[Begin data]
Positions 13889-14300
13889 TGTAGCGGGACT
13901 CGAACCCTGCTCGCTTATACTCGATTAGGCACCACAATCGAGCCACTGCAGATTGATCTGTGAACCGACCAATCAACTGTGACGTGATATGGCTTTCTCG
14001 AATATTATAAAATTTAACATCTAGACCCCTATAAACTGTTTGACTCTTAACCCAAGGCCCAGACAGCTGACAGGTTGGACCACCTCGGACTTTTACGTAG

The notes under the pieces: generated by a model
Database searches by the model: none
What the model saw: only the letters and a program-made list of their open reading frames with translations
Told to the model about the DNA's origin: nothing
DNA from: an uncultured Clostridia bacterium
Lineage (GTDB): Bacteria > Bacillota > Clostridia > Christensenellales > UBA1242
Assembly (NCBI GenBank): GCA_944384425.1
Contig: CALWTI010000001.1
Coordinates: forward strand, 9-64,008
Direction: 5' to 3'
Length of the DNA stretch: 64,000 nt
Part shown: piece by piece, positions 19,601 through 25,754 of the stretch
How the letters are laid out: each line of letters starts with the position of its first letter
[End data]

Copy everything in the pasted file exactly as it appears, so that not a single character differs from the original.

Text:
Positions 13889-14300
13889 TGTAGCGGGACT
13901 CGAACCCTGCTCGCTTATACTCGATTAGGCACCACAATCGAGCCACTGCAGATTGATCTGTGAACCGACCAATCAACTGTGACGTGATATGGCTTTCTCG
14001 AATATTATAAAATTTAACATCTAGACCCCTATAAACTGTTTGACTCTTAACCCAAGGCCCAGACAGCTGACAGGTTGGACCACCTCGGACTTTTACGTAG

The notes under the pieces: generated by a model
Database searches by the model: none
What the model saw: only the letters and a program-made list of their open reading frames with translations
Told to the model about the DNA's origin: nothing
DNA from: an uncultured Clostridia bacterium
Lineage (GTDB): Bacteria > Bacillota > Clostridia > Christensenellales > UBA1242
Assembly (NCBI GenBank): GCA_944384425.1
Contig: CALWTI010000001.1
Coordinates: forward strand, 9-64,008
Direction: 5' to 3'
Length of the DNA stretch: 64,000 nt
Part shown: piece by piece, positions 19,601 through 25,754 of the stretch
How the letters are laid out: each line of letters starts with the position of its first letter